I thoroughly enjoyed all the presentations that took place. I felt that it was a great opportunity for me to gain a deeper insight into the different learning events that my classmates experienced and how it related to their independent research project. Two particular presentations resonated with me. Team Three’s on Massive Open Online Courses (MOOCs) and Team Two’s on Educational Video – Khan Academy. Both presentations and its accompanying discussions have challenged me to think about my own assumptions and biases that I carry surrounding the flexibility of open and free content. Prior to the program and this course, I saw MOOCs and Khan Academy as resources that could have the ability to eliminate barriers and open up opportunities without consciously considering the issues and challenges that it could also raise.

Team Three presented some startling statistics when examining participants using MOOCs on a global scale. According to their blog post, only 2.6% of participants come from developing countries and 80.4% of all participants are those that hold university degrees (Rohs & Ganz, 2015 as citied in Einarson, E., Goodes, J., Reid, S., McCarthy, L., & Samokishyn, M., 2020). Since there is extensive content spanning across many disciplines from reputable institutions, I made assumptions that people who are historically marginalized and disadvantaged would be more willing to take advantage of this opportunity where they could take free courses to brush up on their skills or learn something new. Based on the statistics, this is not the case. In reality, it is being utilized more by university educated individuals. The presentations provided more insight into equity issues, such as, lack of access to proper internet infrastructure and unequal language representation with courses in mainly English. When discussing educational videos focusing on Khan Academy, Team Three used literature to highlight the importance of using culturally inclusive pedagogy to support a better learning outcome for its learners (Ambata-Villanueva, S., Kuipers, S., Monsell, C., & Pottinger, S., 2020). Designing learning using a western-centric view creates barriers for learners who cannot fully relate to the content, causing disengagement. How can we work towards leveling the playing field to ensure that these opportunities can be truly be open and available to everyone?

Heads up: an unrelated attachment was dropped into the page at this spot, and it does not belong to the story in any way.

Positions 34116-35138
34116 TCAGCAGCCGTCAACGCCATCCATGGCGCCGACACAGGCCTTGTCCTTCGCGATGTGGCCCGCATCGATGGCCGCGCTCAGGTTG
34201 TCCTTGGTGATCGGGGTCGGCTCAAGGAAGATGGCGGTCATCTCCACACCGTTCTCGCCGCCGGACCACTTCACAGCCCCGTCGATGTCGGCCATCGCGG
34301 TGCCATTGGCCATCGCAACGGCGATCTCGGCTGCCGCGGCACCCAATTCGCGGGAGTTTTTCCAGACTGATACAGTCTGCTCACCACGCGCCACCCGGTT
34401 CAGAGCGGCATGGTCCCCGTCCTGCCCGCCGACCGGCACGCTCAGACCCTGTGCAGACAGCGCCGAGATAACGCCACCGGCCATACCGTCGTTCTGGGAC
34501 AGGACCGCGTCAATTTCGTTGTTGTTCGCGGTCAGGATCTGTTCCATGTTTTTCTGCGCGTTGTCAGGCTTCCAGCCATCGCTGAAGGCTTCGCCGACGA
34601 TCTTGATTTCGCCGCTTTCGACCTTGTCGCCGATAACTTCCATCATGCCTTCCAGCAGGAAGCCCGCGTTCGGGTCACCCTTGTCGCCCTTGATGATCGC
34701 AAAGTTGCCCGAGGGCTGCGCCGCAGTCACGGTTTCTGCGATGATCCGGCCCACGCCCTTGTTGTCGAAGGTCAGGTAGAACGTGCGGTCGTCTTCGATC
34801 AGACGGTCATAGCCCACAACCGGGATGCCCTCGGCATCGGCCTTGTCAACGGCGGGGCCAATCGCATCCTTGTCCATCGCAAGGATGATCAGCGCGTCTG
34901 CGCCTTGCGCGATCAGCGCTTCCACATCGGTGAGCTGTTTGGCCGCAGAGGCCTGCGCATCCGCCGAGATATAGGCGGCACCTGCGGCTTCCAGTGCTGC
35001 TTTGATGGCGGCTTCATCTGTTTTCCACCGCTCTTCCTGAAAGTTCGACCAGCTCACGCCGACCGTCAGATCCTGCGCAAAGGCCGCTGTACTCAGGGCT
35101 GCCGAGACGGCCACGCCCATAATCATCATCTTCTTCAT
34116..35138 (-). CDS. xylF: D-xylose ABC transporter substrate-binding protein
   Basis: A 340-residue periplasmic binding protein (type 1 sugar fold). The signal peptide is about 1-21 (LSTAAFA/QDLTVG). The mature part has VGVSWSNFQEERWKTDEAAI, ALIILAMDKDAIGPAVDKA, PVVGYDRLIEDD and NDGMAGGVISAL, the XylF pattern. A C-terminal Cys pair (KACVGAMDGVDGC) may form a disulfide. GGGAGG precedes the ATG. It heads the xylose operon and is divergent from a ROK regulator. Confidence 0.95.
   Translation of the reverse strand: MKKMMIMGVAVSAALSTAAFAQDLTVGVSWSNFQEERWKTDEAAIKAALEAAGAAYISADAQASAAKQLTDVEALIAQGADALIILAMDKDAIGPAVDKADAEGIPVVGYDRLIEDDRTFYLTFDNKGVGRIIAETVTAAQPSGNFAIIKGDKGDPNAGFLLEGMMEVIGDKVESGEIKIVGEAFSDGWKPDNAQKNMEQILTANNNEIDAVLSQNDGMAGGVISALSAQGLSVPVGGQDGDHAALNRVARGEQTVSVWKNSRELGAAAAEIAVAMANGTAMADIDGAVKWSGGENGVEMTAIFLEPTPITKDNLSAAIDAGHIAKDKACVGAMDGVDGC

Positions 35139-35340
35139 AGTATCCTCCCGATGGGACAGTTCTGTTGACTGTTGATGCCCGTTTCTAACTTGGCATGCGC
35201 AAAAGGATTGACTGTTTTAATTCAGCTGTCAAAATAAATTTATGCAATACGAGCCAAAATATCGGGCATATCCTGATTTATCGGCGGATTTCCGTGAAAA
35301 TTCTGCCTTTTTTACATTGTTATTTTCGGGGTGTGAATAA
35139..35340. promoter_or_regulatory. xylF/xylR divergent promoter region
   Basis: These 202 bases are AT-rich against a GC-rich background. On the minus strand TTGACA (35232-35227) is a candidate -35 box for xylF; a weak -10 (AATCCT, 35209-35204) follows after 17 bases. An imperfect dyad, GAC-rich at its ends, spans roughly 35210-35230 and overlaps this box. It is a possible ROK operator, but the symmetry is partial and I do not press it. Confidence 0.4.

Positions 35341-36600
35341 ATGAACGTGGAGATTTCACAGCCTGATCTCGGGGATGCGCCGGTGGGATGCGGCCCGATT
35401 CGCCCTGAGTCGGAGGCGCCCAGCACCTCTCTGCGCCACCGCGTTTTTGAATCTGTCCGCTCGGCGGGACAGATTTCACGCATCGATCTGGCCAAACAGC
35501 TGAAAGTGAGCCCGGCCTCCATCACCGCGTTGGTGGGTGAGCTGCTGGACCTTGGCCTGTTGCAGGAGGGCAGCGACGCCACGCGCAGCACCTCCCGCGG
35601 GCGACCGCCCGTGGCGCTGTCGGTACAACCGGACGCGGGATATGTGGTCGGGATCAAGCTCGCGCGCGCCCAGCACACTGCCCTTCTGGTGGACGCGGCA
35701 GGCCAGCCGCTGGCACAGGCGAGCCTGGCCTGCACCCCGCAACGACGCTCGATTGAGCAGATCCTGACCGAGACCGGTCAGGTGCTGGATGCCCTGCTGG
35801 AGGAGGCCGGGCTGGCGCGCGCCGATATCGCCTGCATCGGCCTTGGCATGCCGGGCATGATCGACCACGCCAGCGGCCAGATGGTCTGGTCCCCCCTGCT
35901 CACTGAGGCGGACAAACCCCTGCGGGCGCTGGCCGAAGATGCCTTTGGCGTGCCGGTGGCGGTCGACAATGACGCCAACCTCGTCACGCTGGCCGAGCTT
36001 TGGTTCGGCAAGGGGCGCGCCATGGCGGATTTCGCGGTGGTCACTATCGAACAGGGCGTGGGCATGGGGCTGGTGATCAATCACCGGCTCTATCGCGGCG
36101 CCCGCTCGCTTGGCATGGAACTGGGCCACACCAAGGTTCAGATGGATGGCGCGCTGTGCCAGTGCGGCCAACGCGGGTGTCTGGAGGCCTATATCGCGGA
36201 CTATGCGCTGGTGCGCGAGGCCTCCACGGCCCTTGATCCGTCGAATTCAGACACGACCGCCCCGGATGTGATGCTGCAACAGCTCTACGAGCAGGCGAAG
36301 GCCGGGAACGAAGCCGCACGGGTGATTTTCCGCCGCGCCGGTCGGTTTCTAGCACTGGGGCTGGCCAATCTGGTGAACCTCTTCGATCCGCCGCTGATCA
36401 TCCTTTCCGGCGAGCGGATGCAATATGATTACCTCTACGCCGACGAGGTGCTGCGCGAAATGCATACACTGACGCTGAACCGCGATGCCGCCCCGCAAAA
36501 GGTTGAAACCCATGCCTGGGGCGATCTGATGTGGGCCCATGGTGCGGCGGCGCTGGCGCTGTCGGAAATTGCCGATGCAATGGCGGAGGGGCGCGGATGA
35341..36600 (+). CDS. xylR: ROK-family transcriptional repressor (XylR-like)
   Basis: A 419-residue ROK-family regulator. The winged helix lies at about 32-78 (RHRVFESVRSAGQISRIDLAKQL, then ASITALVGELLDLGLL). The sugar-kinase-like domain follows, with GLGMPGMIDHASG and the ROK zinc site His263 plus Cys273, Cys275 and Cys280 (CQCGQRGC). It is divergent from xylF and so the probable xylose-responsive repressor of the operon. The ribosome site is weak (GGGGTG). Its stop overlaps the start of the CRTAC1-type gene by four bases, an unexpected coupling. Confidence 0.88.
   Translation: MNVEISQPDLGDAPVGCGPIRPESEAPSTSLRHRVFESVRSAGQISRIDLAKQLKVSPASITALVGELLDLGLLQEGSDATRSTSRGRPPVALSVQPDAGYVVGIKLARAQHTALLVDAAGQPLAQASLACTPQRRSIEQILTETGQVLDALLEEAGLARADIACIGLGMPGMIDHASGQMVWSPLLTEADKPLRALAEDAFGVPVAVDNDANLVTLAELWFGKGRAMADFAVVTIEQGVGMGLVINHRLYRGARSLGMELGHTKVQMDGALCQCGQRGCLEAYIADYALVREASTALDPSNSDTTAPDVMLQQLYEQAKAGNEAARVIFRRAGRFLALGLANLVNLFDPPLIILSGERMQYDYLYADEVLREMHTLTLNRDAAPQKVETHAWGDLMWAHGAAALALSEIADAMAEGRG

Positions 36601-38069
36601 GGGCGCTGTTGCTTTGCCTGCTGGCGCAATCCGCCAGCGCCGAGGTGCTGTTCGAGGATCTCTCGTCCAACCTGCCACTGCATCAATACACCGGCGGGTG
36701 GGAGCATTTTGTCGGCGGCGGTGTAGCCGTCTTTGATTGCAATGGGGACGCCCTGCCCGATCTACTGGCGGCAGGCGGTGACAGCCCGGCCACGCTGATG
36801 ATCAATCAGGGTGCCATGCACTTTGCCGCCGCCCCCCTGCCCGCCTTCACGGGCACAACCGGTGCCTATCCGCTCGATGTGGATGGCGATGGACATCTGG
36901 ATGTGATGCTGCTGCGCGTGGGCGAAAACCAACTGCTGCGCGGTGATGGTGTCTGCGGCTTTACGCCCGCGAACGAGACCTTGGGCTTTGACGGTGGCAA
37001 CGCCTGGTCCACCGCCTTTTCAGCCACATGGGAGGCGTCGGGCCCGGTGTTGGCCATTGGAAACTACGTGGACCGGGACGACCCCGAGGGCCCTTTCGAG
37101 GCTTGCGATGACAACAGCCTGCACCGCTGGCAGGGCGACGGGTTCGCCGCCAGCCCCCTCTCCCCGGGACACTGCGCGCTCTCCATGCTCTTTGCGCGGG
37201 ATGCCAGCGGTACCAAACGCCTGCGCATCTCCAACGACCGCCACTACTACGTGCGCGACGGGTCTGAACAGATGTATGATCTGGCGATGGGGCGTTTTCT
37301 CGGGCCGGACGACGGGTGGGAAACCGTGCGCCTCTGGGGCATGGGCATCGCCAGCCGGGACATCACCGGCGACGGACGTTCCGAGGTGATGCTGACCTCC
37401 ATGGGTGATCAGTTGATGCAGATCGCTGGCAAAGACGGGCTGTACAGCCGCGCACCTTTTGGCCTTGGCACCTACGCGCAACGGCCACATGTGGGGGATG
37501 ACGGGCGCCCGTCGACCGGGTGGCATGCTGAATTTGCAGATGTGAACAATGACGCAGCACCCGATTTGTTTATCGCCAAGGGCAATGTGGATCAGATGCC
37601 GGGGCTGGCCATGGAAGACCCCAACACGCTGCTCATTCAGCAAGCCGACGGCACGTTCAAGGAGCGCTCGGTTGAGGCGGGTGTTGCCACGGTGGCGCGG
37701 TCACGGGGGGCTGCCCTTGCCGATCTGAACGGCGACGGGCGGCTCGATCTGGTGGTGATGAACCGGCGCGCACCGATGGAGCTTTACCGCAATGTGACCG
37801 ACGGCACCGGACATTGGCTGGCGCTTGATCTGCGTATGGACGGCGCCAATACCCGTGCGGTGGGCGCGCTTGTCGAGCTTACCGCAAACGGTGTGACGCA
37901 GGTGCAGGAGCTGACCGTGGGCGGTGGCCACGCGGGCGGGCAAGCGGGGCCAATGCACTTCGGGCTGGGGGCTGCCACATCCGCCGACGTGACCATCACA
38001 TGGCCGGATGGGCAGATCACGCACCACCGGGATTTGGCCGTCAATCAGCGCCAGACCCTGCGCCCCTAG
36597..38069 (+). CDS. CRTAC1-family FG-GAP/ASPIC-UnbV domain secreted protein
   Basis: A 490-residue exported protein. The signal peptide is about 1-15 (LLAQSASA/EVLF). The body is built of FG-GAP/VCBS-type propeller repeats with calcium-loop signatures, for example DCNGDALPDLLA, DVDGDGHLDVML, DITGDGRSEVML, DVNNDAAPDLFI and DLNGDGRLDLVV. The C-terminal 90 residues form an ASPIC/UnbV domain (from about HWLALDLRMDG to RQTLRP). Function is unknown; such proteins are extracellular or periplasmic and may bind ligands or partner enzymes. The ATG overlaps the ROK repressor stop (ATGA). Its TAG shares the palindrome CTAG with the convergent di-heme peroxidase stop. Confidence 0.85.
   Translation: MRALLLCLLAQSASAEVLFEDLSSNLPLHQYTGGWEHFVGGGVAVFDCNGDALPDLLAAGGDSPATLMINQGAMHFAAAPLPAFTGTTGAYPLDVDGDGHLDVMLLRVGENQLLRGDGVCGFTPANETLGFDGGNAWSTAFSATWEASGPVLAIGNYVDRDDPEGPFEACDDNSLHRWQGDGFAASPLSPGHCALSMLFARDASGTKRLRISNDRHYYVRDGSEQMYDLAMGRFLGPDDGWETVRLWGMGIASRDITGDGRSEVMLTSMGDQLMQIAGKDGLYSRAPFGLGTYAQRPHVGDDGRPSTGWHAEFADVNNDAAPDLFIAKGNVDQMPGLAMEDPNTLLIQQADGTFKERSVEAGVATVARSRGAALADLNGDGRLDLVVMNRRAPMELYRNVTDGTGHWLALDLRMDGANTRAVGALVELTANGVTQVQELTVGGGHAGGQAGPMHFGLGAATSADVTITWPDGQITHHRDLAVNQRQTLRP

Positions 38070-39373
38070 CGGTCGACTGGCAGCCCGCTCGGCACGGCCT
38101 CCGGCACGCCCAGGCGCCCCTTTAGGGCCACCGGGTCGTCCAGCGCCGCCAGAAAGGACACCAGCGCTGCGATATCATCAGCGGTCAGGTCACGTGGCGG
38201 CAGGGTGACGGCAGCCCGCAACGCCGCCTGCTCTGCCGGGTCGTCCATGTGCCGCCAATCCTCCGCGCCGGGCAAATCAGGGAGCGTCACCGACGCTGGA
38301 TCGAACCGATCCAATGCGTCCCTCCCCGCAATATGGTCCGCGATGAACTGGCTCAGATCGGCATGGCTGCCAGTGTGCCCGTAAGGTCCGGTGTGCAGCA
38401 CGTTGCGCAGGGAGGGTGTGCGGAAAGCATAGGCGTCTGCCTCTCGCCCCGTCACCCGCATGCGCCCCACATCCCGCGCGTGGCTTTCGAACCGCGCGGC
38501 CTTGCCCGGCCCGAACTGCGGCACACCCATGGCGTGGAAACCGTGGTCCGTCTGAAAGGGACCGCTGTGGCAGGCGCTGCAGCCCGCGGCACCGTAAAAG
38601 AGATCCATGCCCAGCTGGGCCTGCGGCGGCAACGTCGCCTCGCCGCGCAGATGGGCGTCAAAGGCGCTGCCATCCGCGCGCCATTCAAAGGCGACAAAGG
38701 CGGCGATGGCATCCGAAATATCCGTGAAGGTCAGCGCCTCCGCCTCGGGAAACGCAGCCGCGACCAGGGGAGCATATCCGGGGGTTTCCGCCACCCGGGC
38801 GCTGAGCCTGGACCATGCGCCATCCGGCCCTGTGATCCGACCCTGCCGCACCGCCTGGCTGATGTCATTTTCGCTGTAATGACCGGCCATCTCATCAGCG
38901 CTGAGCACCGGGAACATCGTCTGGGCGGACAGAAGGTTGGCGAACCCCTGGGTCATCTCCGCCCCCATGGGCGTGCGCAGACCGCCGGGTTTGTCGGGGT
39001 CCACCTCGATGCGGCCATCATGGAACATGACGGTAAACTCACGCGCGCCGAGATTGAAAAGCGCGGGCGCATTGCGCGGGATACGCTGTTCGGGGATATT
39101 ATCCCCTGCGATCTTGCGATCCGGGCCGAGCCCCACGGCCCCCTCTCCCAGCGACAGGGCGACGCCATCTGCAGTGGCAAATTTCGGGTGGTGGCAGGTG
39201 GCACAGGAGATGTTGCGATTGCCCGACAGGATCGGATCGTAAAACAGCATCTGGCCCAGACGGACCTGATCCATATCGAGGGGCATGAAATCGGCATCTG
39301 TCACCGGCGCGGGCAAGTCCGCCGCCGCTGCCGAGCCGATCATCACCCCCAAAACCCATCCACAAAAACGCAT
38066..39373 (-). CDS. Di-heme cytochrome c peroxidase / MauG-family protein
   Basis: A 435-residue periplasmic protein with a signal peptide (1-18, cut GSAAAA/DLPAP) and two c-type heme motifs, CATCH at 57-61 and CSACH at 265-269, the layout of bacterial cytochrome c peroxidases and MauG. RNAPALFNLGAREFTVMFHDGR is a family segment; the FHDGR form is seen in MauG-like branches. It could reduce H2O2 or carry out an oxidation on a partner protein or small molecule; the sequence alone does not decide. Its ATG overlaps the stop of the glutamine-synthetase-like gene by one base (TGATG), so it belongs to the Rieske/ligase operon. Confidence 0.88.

With COVID-19 forcing many people switch over to classes online, the debate is becoming more prevalent than ever. As much as MOOCs and Khan Academy were created with the intention of democratizing education and making knowledge accessible to everyone, it is evident that a different set of challenges and difficulties have since materialized. What are some of the ways that these educational initiatives can re-evaluate and re-engineer themselves to address equity issues? How can we make these learning environments more inclusive to meet the needs of those who are marginalized and socioeconomically or geographically disadvantaged? As educational technologies evolve and grow, critical analysis and deconstructing my own bias and assumptions will continue to help me to gain a broader understanding of the issues at hand.

References

Ambata-Villanueva, S., Kuipers, S., Monsell, C., & Pottinger, S. (2020, May 15). Team 2: Critical Inquiry of Educational Video. Retrieved from https://malat-webspace.royalroads.ca/rru0118/team-2-critical-inquiry-of-educational-video/

Einarson, E., Goodes, J., Reid, S., McCarthy, L., & Samokishyn, M. (2020, May 15). MOOCS and Barriers to Access: A Critical Inquiry [Team Summary & Infographic] [Blog post]. Retrieved from https://malat-webspace.royalroads.ca/rru0115/moocs-and-barriers-to-access-a-critical-inquiry-team-summary/